Slightly Retired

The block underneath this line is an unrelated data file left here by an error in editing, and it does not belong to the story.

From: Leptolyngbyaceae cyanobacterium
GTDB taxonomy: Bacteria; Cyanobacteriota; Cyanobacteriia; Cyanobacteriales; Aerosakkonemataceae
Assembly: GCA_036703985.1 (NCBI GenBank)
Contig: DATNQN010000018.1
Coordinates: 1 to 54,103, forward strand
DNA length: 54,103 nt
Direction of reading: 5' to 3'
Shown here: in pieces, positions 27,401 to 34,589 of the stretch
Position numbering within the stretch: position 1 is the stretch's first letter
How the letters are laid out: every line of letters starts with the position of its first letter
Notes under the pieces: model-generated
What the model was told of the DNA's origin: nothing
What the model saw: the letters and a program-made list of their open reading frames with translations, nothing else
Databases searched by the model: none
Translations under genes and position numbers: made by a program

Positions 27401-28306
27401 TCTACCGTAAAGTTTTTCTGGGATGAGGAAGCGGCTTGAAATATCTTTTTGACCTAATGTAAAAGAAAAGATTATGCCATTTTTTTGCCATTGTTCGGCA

"When I see an older adult in the market whom I’m sure is somewhat older than myself, give or take a few years (and I’m a poor judge of age), I make an attempt, unobtrusively of course, to peek into their basket.Such strange behavior stems from my desire--a desire of every human, or at least those over 40 -- and aren’t we all -- to find the fountain of youth. Who knows, it could be in a basket at the supermarket as well as the swamps of Florida.I got caught doing this the other day. The owner of a basket I was peeking into, asked, “Whatcha lookin’ for?”“The fountain of youth, I answered, and we both laughed and exchanged first names.She had a lovely smile that revealed facial lines made from countless years of good living and abundant laughter. Her name was Eileen. “If you’re wondering about those muffins in there, I got them over at the deli counter, they’ve got chocolate chips in ‘em and they’re the best.” I noticed she had six or more in her basket plus a bunch of fresh looking asparagus spears.Muffins aren’t my thing, but I do like asparagus, so I asked, “Is the asparagus good, Eileen?” “Well, I don’t eat it myself, I’m taking it home to my husband,” she answered. “It’s sort of a special treat for him today--he isn’t feeling so well.”“That’s very nice of you,” I told her. “I’m sure it will make him feel better.” Eileen nodded. “He eats all that kind of stuff. I call it rabbit food and usually I tell him to fix it himself.” Falling back on my old assertiveness training, I asked, “What do you eat?”“I really like these muffins, they’re very filling, you’d be surprised.” she answered as she whirled quickly and still smiling, said, “Gotta be going.” She took off at a much more rapid pace than I achieve while negotiating the market aisles.Have you ever wondered whether it makes any difference what you eat after a certain age? Maybe the secret is in cherishing and delighting in whatever one wants to eat. A placebo effect could be taking place--chocolate muffins may not (supposedly) be good for us, but if we think they are, it works.I wonder about dairy products and the use of hormones, fat content, mucous and other things not to be mentioned in a family column. The state of Vermont prohibits the use of additives in the feed given to their dairy cows. The state also won’t let the cheese makers import milk from other states where there are not similar restrictions. When I found that out, I concluded that Tom & Jerry’s ice cream and frozen yogurt is perfectly safe to put in my body, frequently.At the meat counter in the market, I watch others out of the corner of my eye to see what kind of meat they buy. I envy the ones who obviously have no problem with stocking up on sausages, bratwurst, large pieces of red meat and ham. Sometimes I eat meat, sometimes I don’t. Sometimes I eat it and feel guilty, and sometimes I say, “Oh, the heck with it!” and buy a steak with fat on it.Should we be worrying about the contaminants in our water, fruit juice, toothpaste, hot dogs, fish of all types, and much more, including the smoke from the pretty, scented candles we burn in our homes?And what can we believe about eggs? I know we are pitiless towards chickens--locking them up, keeping lights on continuously, and feeding them egg hormones. But it’s cheap protein; one can’t possibly bake without eggs or make a luscious Hollandaise sauce; and some vegetarians eat eggs.How about pesticides on wonderful tasting items like asparagus,artichokes and all the other vegetables? Artichokes are my passion--it’s another case of “the heck with pesticides,” and I cook up enough to keep me in artichoke hearts for a week.The latest media report indicates chocolate is good for us! Hurrah! But how do we get our chocolate? In the usual way, from large chocolate bars, M&Ms, double rich brownies, See’s candies, and no one’s worrying about the sugar except me?Do you think the century-plus oldsters interviewed by the media are putting us on when they say they owe their longevity to cigarettes and bourbon, or gin and cookies, or coffee and chocolate muffins? On the other hand, where are the ones who say their longevity is from eating asparagus, broccoli and tofu?When I reached the check-out, I looked around for Eileen, curious to see what else she might have put in her basket, but she wasn’t in sight. I asked the checker if she knew Eileen and whether she had left. She said, “Oh yes, I know Eileen; she comes in several times a week.”“I’m a bit concerned about her, does she eat other food besides muffins?” I questioned.“Oh my yes, laughed the checker. “I’d say she eats a well balanced diet.” “Ummm,” I thought to myself, “So she was kidding me and maybe I did miss finding the fountain of youth.” AROUND THE SENIOR CENTER:Friday, Nov. 19 and Wed., Nov. 24: Last call for turkey! There are two sittings for the Bayview Center’s Thanksgiving Dinner. RESERVATIONS A MUST, call 321-1600. Entertainment will begin at 11 a.m. and the dinner at 11:45 a.m. at each sitting. A $2.25 donation requested for seniors.Tuesday, Nov. 16: Don’t put off preparedness. At the center at 12:30 p.m.,find out about simple preparedness, no need to spend a lot of money and effort. South Whidbey’s Neighbor to Neighbor program will explain easy steps on your way to taking care of yourself during an extended power outage or other emergency. Information will also be given on the emergency meal packets available from the Senior Nutrition Program.Monday, Nov. 22: At the center, welcome back the young piano students of Maureen Rorex who will present their annual recital for seniors beginning at 11:15 a.m. and continuing through the lunch time.SENIOR CENTER ACTIVITY SCHEDULEMonday, Nov. 15: 8:30 a.m. foot clinic by app’t, 9 a.m. bridge, 9 a.m. tai chi, 10 a.m. stretch & strengthen, 11:45 a.m. lunch.Tuesday, Nov. 16: 8:45 & 9:45 a.m. tai chi, 10 a.m. Time Together, 11:45 a.m. lunch, 1 p.m. writing group, 3:30 p.m. hula.Wednesday, Nov. 17: 10 a.m. quilters, 11:45 a.m. lunch, 12-5 p.m., 55-Alive Class, 12:30 & 3 p.m. computer class, 6 p.m. BINGO.Thursday, Nov. 18: 9 a.m. yoga, 10 a.m. stretch & strengthen, 10 a.m. arts & crafts, 12-5 p.m. 55-Alive Class, 12:30 & 3:00 p.m. computer class, 1:30 p.m. crones.Friday, Nov. 19 9-12 a.m. SHIBA by app;t., 10 a.m. Time Together, 9 a.m. bridge, 10:45 a.m. Fun Band, 11:45 a.m. THANKSGIVING DINNER (reservation required)."